Punisher: War Zone | Movie Reviews | Seven Days | Vermont's Independent Voice

Movies » Movie Reviews

Punisher: War Zone

Movie Review

by

comment

Some movies aren’t meant to be seen in Vermont. For the full experience, they should be viewed in a theater in pre-Giuliani Manhattan — say, Loews 84th Street — with gum stuck to the floor and patrons who laugh and cheer whenever someone bites it.

Punisher: War Zone is such a movie. The third film to be based on the long-running Marvel Comics character, it’s somewhat less classy than its most recent predecessor, The Punisher (2004), in which Thomas Jane played pitiless urban vigilante Frank Castle. Like a sequel, this Punisher fills us in on the character’s backstory in a perfunctory manner. (Thugs killed his family, so he got mad and even.) Unlike a sequel, it features a new star (Ray Stevenson) and a change of setting, not to mention dropping that namby-pamby the from its title.

The 2004 movie made some rudimentary attempts to explore how a law-abiding citizen becomes a killer. War Zone doesn’t bother with that stuff, though Stevenson occasionally stops to clench his jaw and look tormented. The star of HBO’s “Rome” can act and then some, but here he’s used mainly for his hulking presence.

None of this, however, explains what distinguishes Punisher: War Zone from any of the year’s unmemorably bad action movies, such as Max Payne or Bangkok Dangerous. To explain why it sucks in Vermont but might soar in a less family-friendly milieu, I submit the following list of Memorably Bad B-Movie must-haves:

(1) Over-the-top violence. Sure, it’s in every comic-book movie. But how often do you see a hero without superpowers smash his fist through a bad guy’s face with a single blow, or take out a whole table of people with dining implements and then shoot two guns at once while swinging upside-down from a chandelier?

(2) Way too “colorful” dialogue. The Punisher’s nerdy henchman (Wayne Knight, a.k.a. Newman from “Seinfeld”) describes his mission by saying, “You’re fighting a war against the assholes who slip between the raindrops.” When a priest innocently says, “God be with you,” our hero gnashes his teeth and replies, “Sometimes I wish I could get my hands on God.” But probably the biggest grindhouse theater ovation would go to Dash Mihok’s Samuel L. Jackson moment, when his FBI agent character addresses a roomful of cops as “you Krispy Kreme muthafuckas.”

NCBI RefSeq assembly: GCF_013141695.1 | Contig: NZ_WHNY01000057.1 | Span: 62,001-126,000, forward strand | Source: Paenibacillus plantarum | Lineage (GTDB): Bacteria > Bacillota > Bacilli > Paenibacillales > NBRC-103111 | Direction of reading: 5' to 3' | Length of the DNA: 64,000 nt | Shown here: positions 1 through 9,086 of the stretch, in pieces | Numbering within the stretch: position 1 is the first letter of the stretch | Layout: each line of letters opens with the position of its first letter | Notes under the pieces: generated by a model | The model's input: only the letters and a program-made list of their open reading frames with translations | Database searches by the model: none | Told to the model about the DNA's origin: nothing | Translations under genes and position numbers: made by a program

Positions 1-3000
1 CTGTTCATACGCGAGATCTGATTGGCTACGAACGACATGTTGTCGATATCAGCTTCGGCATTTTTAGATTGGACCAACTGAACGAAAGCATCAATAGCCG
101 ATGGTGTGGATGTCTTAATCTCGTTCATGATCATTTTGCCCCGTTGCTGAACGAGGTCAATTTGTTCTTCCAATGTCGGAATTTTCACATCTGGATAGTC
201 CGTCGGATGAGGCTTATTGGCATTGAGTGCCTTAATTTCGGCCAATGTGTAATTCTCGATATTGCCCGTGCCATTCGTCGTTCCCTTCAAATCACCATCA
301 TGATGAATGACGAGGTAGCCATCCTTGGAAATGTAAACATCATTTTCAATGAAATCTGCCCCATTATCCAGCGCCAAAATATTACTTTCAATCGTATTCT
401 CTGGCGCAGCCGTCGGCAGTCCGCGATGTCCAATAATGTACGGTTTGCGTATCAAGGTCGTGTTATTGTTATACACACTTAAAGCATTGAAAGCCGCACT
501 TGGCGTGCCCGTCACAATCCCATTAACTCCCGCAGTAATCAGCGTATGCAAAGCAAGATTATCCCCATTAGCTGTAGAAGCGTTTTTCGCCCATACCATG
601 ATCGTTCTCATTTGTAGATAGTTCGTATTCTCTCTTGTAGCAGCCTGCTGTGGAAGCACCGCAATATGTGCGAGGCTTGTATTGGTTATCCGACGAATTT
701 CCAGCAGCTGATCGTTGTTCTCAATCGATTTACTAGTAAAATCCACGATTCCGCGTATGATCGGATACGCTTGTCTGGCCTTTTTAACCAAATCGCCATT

(3) A villain with a messed-up face and attitude. Dominic West, renowned for his work on “The Wire,” goes way downmarket as a mobster who becomes the hideously deformed “Jigsaw” after the Punisher tosses him in a glass compactor. Though this English actor’s fake Corleone accent is painful to hear, he does have his moments, as when he assembles an army to kill the Punisher using the time-honored recruiting tactics of Uncle Sam.

(4) Julie Benz. The actress from TV’s “Dexter” appears to have become the go-to girl when a B-movie requires a shivering damsel in distress. So far this year, she’s played a scared missionary in Rambo and a scared real-estate developer in Saw V; here, she’s the scared FBI widow who exists solely to make the Punisher look more like a protector and less like a psychopath.

(5) Incessant violence used as justification for a knee-jerk pessimism about human nature, which in turn justifies further violence. To be fair, that also describes The Dark Knight. But while better films inspire actual debate on the subject of man’s inhumanity to man, Punisher is about the thrills an audience can get from vicarious, unrealistic, guilt-free brutality. Plain and simple.

Which is all well and good — the Romans had their coliseums, and we have our B-movies. Just once, though, it would be nice to see a cinematic tough guy take a regular punch and fall down.

Add a comment

Seven Days moderates comments in order to ensure a civil environment. Please treat the comments section as you would a town meeting, dinner party or classroom discussion. In other words, keep commenting classy! Read our guidelines...

Note: Comments are limited to 300 words.